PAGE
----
With increasing number of businesses turning online, there is an ever increasing need to be pro-active with customers. It has become no more a luxury to know what customer wants, but more of a necessity to subtly ask questions along the way and gather feedback.
VisitorEngage, currently in beta helps online businesses get feedback, surveys and push messages on websites. They do have extensive set of features in each of these categories. For feedback & surveys, the website owner can drag and drop feature to install, perform full customization, download reports and can go with ‘white label’ feature. On the push notifications front, various kind of targeting is possible, via cookies, action, time-based among others. With the capability to have a live preview of the changes, the website owner can see the changes they make to the surveys or push notifications live, as they create or modify them.
One notable feature of visitorengage is Industry’s first SLA (service level agreement). With 24/7 support and 99.95% guaranteed uptime, the team promises money back guarantee with no questions asked.
VisitorEngage has been founded by Jagan Ganti, along with his close friend Satish Kanisetti (whom he knows for more than 8 years now) . Earlier, Jagan had been a product marketer at ClickDesk for 2 years before bootstrapping VisitorEngage.
TTP catches up with Jagan to understand the real USP of VisitorEngage, initial traction and near future plans. Read on!
Real time user conversion is not new and we have established players like WebEngage doing it since quite some time now. Why VisitorEngage?
[pullquote align=”right”]We are trying to bring in the product much better, easy to use, affordable and robust than trying to figure out how we differentiate in terms of features[/pullquote].I don’t really buy that ‘First mover advantage’ in this SaaS world anymore. The segment leaders in any industry today aren’t the ones who came out first. The market size is very huge (ecommerce size estimated at $6Trillion) and I have to admit that having products already in the existing space made things simple for us with idea validation.
It’s about execution at all levels and there’s enough scope for anyone to enter the market with a decent product and strategy.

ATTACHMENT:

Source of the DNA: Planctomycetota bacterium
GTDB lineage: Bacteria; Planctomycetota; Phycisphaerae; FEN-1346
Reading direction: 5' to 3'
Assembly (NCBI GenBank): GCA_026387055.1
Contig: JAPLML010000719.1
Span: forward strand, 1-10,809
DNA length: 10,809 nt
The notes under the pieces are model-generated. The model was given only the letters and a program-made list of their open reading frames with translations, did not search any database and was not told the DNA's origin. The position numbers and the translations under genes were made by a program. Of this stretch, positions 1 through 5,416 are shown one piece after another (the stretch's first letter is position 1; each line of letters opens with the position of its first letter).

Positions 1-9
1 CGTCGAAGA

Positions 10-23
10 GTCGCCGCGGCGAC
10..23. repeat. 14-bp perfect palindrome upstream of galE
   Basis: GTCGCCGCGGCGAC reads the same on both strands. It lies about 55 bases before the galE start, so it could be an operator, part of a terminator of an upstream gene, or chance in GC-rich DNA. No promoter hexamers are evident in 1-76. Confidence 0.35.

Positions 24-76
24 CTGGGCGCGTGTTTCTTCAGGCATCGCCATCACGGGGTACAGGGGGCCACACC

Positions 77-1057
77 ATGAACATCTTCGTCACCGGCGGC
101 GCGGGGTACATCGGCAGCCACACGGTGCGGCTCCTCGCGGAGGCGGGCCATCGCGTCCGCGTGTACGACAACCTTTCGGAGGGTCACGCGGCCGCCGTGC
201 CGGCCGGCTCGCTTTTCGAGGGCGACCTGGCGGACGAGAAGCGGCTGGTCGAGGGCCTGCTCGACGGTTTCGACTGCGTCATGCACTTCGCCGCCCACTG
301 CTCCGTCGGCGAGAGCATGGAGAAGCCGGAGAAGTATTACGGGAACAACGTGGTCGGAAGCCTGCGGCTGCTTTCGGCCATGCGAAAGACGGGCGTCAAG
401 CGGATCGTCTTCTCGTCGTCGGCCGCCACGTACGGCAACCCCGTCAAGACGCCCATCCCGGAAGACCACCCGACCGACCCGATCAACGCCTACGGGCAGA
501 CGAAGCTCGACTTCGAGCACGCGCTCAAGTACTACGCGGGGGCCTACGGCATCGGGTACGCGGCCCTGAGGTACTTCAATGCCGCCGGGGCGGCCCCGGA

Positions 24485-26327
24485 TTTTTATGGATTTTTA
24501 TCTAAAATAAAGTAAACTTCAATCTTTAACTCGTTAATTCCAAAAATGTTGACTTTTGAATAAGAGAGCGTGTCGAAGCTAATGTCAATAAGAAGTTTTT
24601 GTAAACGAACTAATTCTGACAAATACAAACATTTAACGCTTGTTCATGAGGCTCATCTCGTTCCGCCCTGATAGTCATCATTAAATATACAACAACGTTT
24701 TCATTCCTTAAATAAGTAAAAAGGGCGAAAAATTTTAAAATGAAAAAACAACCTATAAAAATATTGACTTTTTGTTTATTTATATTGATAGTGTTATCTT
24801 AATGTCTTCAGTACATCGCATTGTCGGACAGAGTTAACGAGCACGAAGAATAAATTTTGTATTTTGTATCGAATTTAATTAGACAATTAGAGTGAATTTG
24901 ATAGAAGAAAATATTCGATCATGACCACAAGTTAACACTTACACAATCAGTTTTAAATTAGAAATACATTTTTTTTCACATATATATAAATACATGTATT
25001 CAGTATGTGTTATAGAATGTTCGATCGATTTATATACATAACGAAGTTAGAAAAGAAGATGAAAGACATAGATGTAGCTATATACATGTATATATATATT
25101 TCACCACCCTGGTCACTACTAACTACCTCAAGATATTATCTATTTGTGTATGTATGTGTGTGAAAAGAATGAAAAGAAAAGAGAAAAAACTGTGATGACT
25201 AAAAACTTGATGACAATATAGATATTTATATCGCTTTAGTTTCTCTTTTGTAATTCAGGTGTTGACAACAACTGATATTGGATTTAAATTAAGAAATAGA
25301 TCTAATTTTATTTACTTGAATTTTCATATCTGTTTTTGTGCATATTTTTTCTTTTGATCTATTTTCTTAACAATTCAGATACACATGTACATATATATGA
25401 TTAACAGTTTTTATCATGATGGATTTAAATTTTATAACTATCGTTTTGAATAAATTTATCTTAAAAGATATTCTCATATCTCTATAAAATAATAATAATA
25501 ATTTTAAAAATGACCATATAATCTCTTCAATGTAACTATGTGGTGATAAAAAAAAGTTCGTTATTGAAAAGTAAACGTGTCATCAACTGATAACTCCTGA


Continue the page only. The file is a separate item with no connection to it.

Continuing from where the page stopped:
Though real-time conversion isn’t new, it’s completely evolving by automating the process based on visitor’s actions, history and behavior on a website. That’s the secret sauce.
I think the USPs in SaaS are shifting. Would like to quote my answer on Quora:
> In a SaaS startup world you ‘ll only have 1-2months time advantage with your new feature as USP. If that feature gives any signs of bringing sales to you, your competitor will bring it in 6 weeks flat. So, stop worrying about “innovative” features as USP. At the end, everyone in the industry will have the same set of features. Engineering is cheap these days.
> Think about USP in the lines of – uptime guarantee or money back, no questions asked refund policy, smooth cancellation process, onboarding mails signed by the founder ceo (change those [email protected] automated mails to your email address, support mails that do not sound like bot replies. Always establish a connect with your target audience, speak their ‘language’ & be where they are (twitter?). These are hard to copy and are the real USPs. It’s about how well they know you. Have a go-to story.
How has been the traction so far in beta? What strategies did you adopt to get maximum signups for beta?
Created a simple launchrock page and started sending out emails to everyone I know in the industry. We weren’t validating the idea here and as we had already finalized on what we were going to build, so I didn’t bother much with getting ‘maximum’ signup emails. Once the product got ready, I emailed, telephoned and sent unsolicited emails and follow ups (the way I did this makes another story) to startups and early adopters I can think of. The response rate and feedback is good.
What is your biggest challenge in getting the product to beta stage?
[pullquote]Staying focused is the single most challenge since we began working on the idea.[/pullquote] There are heaps of tasks involved while starting up. Prioritizing and staying focused is important. Drawing a line on where to stop coding and getting the beta out to the market is important. We built this in a record time. There’s always a feature you wanted to add to the product before you show it to the public, but that can wait. Seriously.
From the day #1 we finalized on the domain, we knew that people bring outright comparison with WebEngage, so we had to make sure we meet that expectation at the product level and hopefully we did that. With the next planned feature releases, we will be adding in and experimenting with some innovative features.
What does the future roadmap look like?
Besides few minor product enhancements, we plan to build plugins, 3rd party integrations, detailed analytics, remarketing and a/b testing modules. We are also actively gauging feedback on VisitorEngage and the roadmap is big. Prioritizing on what to build first happens after we hit some decent initial numbers.
TTP’s take on VisitorEngage
Jagan’s answer on VisitorEngage’s USP has been one of the best we’ve heard so far. Differentiating on features looks like a passé, and finally it boils down to the customer experience you create in terms of product simplicity and delivery. The market is definitely there, and with effective pitching and highlighting the differences between VisitorEngage and existing platforms, it would be a good start for the team.